By RFE/RL's Radio Mashaal
Pakistan's foreign minister says her country will pursue a gas pipeline project with Iran, despite a U.S. warning. Hina Rabbani Khar said on March 1 that the project was in the national interest of Pakistan, which is facing an energy crisis.
Iran-Pakistan gas pipeline
Addressing a House of Representatives subcommittee on February 29 in Washington, U.S. Secretary of State Hillary Clinton warned Pakistan that it could face "damaging" consequences if it goes forward with the project.
Clinton said the United States was encouraging Pakistan, which receives billions of dollars of annual aid from the United States, to seek alternatives -- such as a pipeline with Turkmenistan, Afghanistan, and India.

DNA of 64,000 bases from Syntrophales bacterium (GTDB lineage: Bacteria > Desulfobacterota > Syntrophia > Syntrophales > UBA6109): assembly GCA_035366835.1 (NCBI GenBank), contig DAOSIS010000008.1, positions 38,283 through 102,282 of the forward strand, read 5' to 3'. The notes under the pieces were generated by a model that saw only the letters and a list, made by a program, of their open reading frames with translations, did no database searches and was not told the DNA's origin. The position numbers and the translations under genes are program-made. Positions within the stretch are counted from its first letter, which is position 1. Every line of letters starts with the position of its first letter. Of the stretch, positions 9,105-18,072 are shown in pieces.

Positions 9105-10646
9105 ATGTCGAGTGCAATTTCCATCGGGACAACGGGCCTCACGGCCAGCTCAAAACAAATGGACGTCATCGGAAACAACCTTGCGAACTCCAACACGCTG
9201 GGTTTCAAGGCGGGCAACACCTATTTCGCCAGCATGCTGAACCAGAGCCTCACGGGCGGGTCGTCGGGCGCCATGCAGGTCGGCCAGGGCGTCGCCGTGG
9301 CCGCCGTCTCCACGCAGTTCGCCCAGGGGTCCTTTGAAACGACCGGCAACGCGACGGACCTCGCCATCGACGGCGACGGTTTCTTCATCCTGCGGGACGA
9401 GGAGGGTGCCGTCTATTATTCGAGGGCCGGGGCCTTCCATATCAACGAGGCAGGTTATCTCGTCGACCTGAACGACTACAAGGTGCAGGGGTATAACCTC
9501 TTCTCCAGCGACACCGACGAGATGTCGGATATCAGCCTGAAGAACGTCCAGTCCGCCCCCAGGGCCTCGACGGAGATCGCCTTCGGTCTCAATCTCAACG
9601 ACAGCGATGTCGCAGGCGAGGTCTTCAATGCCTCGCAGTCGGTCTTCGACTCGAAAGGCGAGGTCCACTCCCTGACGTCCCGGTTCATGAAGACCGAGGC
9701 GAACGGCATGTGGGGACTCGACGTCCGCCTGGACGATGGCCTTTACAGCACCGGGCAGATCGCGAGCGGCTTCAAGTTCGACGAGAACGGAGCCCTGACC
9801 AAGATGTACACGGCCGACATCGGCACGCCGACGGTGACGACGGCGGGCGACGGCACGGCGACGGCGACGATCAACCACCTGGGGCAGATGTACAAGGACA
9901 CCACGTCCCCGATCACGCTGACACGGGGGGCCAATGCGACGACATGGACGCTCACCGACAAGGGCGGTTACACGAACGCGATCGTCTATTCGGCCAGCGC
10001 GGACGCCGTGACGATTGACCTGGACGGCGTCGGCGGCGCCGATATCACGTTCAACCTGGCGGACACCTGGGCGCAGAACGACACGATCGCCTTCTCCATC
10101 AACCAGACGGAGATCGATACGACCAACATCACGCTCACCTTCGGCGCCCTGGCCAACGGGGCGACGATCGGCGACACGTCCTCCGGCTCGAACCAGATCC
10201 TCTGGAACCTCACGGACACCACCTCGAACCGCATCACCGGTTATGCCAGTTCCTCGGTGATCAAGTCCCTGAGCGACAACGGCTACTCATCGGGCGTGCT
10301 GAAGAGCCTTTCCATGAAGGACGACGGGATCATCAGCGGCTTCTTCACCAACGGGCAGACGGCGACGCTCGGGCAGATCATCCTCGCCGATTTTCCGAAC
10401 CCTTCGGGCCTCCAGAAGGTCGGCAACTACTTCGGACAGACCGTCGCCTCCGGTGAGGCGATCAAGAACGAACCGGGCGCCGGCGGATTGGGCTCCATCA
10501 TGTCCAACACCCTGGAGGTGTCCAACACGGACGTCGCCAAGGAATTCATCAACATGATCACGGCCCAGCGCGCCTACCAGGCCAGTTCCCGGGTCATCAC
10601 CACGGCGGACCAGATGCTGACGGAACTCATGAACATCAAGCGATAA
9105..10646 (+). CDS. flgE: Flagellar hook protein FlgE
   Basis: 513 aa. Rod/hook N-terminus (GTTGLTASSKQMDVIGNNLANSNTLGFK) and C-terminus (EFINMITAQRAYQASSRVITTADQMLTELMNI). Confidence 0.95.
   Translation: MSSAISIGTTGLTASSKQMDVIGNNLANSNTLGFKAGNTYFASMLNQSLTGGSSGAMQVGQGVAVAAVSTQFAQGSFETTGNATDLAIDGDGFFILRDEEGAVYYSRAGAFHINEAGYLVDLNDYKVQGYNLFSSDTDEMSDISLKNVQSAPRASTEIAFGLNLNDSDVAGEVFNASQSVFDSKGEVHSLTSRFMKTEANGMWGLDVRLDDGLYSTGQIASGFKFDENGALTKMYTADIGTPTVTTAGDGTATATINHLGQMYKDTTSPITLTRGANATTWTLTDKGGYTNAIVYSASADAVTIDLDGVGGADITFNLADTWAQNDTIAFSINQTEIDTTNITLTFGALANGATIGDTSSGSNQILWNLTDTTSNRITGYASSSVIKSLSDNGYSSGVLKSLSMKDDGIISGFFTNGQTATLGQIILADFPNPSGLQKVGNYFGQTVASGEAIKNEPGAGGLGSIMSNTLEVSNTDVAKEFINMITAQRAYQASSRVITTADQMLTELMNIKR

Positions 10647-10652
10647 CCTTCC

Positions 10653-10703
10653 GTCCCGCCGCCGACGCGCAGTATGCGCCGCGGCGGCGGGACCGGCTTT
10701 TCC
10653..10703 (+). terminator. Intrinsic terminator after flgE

Local media revealed on February 29 that Pakistan had received a $250 million loan offer from Iran for the pipeline project.
Iran is subject to tough Western sanctions, including measures targeting its financial institutions, over Tehran's disputed nuclear program.
During the same testimony, Clinton also reiterated that U.S. policy is to prevent Iran from developing a nuclear weapons capability.
"I think it's absolutely clear that the president's policy is to prevent Iran from having nuclear weapons capability, and that has been the stated position of this administration," she said. "It has been backed up and reiterated. So let there be no confusion."
She also said sanctions against Iran "are affecting the thinking of the Iranians in the leadership, but we have to remain vigilant."
With Reuters and Indian media reports
Copyright (c) 2012 RFE/RL, Inc. Reprinted with the permission of Radio Free Europe/Radio Liberty, 1201 Connecticut Ave., N.W. Washington DC 20036. www.rferl.org
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